I’ve been going just a touch more lightly on the interactive side of the net recently. Showing up a bit less frequently on MUCKs, not maniacally switching IM clients from desktop to cell phone to laptop to cell phone.
I’ll confess that this hasn’t entirely been intentional. Yesterday I simply forgot the Sidekick, so I didn’t connect with it while I was out. And I pulled back from the MUCKs in part due to NaNoWriMo, and in part due to a fairly typical seasonal burnout I go through.
I am, however, reminding myself that I just get more done when I’m not trying to carry on a half-dozen online conversations scattered across five windows at once. This seems obvious enough on its surface; it’s the same principle behind the common advice of not reading and responding to every e-mail when it comes in at work. If you do, you’ll be interrupting yourself fairly constantly, and you don’t just lose the time it takes to tend to the interruption–you lose the time it takes to get your brain back on track after the interruption’s been taken care of, too. (As much as we like to think the human brain is a great multitasker, most of us seem to be much slower at context switching than we admit.) This is particularly bad for me on a computer, since just about all of my frequently-neglected personal projects do, in fact, take place in front of the same computer providing the temptation to dally with net conversation.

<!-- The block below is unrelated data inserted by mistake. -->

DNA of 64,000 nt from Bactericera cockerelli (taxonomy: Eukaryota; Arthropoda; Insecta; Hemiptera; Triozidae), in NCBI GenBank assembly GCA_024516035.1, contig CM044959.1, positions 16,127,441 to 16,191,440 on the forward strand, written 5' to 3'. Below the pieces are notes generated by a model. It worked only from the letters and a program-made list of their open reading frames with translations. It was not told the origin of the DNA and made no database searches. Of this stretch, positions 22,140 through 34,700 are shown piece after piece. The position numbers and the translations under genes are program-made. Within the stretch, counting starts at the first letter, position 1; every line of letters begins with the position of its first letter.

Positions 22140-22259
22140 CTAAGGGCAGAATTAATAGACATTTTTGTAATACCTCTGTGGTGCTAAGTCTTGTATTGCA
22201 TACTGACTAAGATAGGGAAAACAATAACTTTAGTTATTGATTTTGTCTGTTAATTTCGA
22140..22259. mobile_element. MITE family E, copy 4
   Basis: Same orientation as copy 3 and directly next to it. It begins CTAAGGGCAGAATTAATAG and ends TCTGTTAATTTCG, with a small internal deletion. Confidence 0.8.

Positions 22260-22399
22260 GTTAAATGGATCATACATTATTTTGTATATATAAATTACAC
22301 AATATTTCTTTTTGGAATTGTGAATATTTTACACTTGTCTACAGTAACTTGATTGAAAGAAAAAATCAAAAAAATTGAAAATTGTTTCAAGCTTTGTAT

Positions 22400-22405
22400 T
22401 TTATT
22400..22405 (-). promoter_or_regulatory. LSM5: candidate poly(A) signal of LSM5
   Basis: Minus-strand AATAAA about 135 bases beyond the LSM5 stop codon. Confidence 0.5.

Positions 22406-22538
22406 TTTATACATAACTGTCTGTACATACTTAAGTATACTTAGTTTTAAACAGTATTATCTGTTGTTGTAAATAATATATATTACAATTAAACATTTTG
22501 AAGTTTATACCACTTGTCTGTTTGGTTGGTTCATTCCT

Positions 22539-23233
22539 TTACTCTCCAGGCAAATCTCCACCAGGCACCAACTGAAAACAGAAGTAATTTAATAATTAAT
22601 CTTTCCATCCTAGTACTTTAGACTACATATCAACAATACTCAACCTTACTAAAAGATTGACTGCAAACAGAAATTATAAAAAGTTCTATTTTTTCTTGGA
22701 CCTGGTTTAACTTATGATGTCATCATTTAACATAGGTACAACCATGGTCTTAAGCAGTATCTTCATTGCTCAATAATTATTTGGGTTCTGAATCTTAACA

The Sidekick doesn’t contribute to the same level of frenetic attention-sucking, if only because it can’t, but it’s still both a distraction and a temptation. Checking messages, making sure I’m available on IM, seeing what people have sent while I’m driving, maybe I could open a terminal window and check e-mail or page mail…
I’m not unplugging or making any “no net” pledges, but I’m going to try to keep leaving AIM off more often on the Sidekick. (It’s been so long since I’ve been offline that way that it feels like a new experience.) And I’m going to try to stop myself from the game of idling in hopes something interesting will happen. I have other interesting things that I need to make happen.
I don’t know when I got as scatterbrained as I’ve been feeling the past–well, really the past several years, but it’s been particularly bad through 2005. I’m not sure exactly how to fix this, but I think NaNoWriMo contains a clue: focus on just one thing, and stay focused on it. My attempt to do that for NaNoWriMo itself had pretty mixed results, but I suspect the only thing to do about that is to just keep trying.